The company that almost sold an aftermarket $999 autonomous vehicle conversion kit, is at it again, this time with a “Fitbit for the car.”
It has now introduced the Panda.
Panda is a small OBD2 device with USB and WiFi. When combined with an app and other software it acts as a digital dashcam that connects to the cloud. It converts your smartphone to a DVR, and also charges your phone. It also gathers driving data on items like acceleration, braking and gas mileage.
It’s only $88 and it’s aimed at driving enthusiasts, but it requires the use of sophisticated software as well as an app.
Developer George Hotz told TechCrunch, “Think of it like a Fitbit but for your car. People like seeing data from their bodies and I want to give them that same access but for their car.”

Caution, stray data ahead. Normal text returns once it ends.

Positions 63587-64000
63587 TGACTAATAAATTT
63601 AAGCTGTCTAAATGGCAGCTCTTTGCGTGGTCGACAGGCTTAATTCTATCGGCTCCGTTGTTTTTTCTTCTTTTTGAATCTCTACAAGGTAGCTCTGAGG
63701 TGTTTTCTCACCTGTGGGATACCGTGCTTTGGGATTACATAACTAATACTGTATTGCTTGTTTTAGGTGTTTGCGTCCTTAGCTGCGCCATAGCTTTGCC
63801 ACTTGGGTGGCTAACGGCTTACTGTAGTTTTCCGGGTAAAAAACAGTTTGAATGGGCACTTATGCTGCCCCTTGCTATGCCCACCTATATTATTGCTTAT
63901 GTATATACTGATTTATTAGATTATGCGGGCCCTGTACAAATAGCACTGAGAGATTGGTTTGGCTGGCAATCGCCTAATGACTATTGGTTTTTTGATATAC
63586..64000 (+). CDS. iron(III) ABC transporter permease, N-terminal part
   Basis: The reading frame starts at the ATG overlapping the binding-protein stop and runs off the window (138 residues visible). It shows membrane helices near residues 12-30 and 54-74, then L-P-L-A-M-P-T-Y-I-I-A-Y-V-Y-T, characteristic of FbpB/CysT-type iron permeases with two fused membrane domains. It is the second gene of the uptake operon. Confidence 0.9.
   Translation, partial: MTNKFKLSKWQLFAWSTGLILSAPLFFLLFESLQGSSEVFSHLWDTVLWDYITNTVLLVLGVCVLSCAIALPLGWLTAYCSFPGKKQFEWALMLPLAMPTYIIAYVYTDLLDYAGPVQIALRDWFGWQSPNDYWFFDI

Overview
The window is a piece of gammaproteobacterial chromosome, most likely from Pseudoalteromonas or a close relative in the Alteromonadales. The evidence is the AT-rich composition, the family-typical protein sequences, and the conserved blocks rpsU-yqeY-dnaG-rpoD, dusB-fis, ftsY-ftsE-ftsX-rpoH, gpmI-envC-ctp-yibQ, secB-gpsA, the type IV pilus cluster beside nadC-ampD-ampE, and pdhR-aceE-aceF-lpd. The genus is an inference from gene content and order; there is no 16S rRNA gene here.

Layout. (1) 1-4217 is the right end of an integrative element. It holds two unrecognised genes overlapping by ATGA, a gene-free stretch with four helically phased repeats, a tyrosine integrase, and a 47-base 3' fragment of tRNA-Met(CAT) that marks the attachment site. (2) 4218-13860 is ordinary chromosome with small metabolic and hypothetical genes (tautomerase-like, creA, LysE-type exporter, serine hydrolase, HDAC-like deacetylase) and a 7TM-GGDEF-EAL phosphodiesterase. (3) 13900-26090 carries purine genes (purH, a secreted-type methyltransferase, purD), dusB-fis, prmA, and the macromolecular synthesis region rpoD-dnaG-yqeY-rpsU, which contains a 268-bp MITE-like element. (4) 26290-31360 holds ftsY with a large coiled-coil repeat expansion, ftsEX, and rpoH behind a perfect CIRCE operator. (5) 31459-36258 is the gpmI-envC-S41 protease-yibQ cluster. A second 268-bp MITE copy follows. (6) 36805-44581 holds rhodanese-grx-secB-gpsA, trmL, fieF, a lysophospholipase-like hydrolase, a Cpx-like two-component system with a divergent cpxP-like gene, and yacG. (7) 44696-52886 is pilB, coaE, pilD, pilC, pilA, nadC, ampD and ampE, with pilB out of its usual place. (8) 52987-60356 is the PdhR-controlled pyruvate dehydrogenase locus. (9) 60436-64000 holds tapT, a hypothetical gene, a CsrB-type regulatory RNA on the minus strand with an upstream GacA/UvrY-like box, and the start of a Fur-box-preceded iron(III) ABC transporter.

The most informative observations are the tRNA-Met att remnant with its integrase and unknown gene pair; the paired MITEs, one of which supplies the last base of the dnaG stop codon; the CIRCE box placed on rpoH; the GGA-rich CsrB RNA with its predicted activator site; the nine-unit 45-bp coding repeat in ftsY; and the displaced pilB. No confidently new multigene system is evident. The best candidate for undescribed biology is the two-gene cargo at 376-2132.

Panda might help you see how fast your car can accelerate with a full tank of gas versus a half tank.
Hotz is known as the first person to hack the iPhone so that it could be used on networks other than AT&T. He was 17 at the time. He also developed the Comma one self -driving kit but canceled it after receiving a letter from the National Highway and Traffic Safety Administration (NHTSA) asking for info to ensure the product’s safety. Violation could lead to fines up to $21,000/day so he stopped the project and opened up the code to the public.
His company Comma AI is now producing the Panda, which requires the use of sophisticated software called Cabana and an app. The software, Cabana, is also used for developing self-driving technology.